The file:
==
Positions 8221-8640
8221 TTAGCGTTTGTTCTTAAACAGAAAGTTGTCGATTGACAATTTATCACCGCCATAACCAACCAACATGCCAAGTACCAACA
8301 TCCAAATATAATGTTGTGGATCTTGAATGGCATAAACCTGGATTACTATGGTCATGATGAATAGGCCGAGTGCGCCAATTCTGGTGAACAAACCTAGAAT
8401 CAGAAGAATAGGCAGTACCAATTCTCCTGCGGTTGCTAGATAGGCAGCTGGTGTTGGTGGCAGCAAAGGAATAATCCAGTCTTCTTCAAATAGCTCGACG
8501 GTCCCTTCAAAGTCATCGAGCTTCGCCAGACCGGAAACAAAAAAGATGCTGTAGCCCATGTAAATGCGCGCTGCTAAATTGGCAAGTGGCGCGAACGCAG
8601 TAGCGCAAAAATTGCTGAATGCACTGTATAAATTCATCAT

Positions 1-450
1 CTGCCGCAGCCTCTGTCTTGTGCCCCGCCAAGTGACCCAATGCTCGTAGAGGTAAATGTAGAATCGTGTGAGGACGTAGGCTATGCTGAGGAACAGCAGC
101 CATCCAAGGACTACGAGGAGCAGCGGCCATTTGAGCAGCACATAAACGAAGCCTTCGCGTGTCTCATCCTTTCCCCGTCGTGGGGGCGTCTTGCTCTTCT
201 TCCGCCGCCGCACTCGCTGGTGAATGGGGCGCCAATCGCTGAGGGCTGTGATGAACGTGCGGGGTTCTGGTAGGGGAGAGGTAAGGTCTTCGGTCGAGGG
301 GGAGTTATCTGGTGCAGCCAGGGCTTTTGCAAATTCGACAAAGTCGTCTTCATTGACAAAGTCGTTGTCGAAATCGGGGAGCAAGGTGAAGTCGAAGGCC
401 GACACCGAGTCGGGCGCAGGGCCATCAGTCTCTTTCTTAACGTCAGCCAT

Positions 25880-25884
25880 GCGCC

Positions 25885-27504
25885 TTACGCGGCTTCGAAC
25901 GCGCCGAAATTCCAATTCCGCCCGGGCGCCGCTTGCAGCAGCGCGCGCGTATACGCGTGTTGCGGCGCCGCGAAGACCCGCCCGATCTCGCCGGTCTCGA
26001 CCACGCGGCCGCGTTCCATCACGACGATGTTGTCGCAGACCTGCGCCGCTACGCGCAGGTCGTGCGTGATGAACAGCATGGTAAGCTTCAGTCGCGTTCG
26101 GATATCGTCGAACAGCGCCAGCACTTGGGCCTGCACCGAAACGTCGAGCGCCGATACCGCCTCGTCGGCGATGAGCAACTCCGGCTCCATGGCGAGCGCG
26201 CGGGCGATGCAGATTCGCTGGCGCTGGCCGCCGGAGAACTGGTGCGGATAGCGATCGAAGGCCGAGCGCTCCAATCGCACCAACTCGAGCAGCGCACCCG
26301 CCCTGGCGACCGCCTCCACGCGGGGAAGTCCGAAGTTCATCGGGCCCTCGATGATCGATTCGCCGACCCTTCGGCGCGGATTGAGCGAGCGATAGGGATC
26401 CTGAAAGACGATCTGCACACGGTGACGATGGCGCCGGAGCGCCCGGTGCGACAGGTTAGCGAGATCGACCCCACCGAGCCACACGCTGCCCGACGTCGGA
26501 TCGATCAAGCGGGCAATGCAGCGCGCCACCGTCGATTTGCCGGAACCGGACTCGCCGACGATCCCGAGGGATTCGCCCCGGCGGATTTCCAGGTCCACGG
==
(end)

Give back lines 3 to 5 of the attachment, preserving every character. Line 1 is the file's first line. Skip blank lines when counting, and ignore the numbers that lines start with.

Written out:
8301 TCCAAATATAATGTTGTGGATCTTGAATGGCATAAACCTGGATTACTATGGTCATGATGAATAGGCCGAGTGCGCCAATTCTGGTGAACAAACCTAGAAT
8401 CAGAAGAATAGGCAGTACCAATTCTCCTGCGGTTGCTAGATAGGCAGCTGGTGTTGGTGGCAGCAAAGGAATAATCCAGTCTTCTTCAAATAGCTCGACG
8501 GTCCCTTCAAAGTCATCGAGCTTCGCCAGACCGGAAACAAAAAAGATGCTGTAGCCCATGTAAATGCGCGCTGCTAAATTGGCAAGTGGCGCGAACGCAG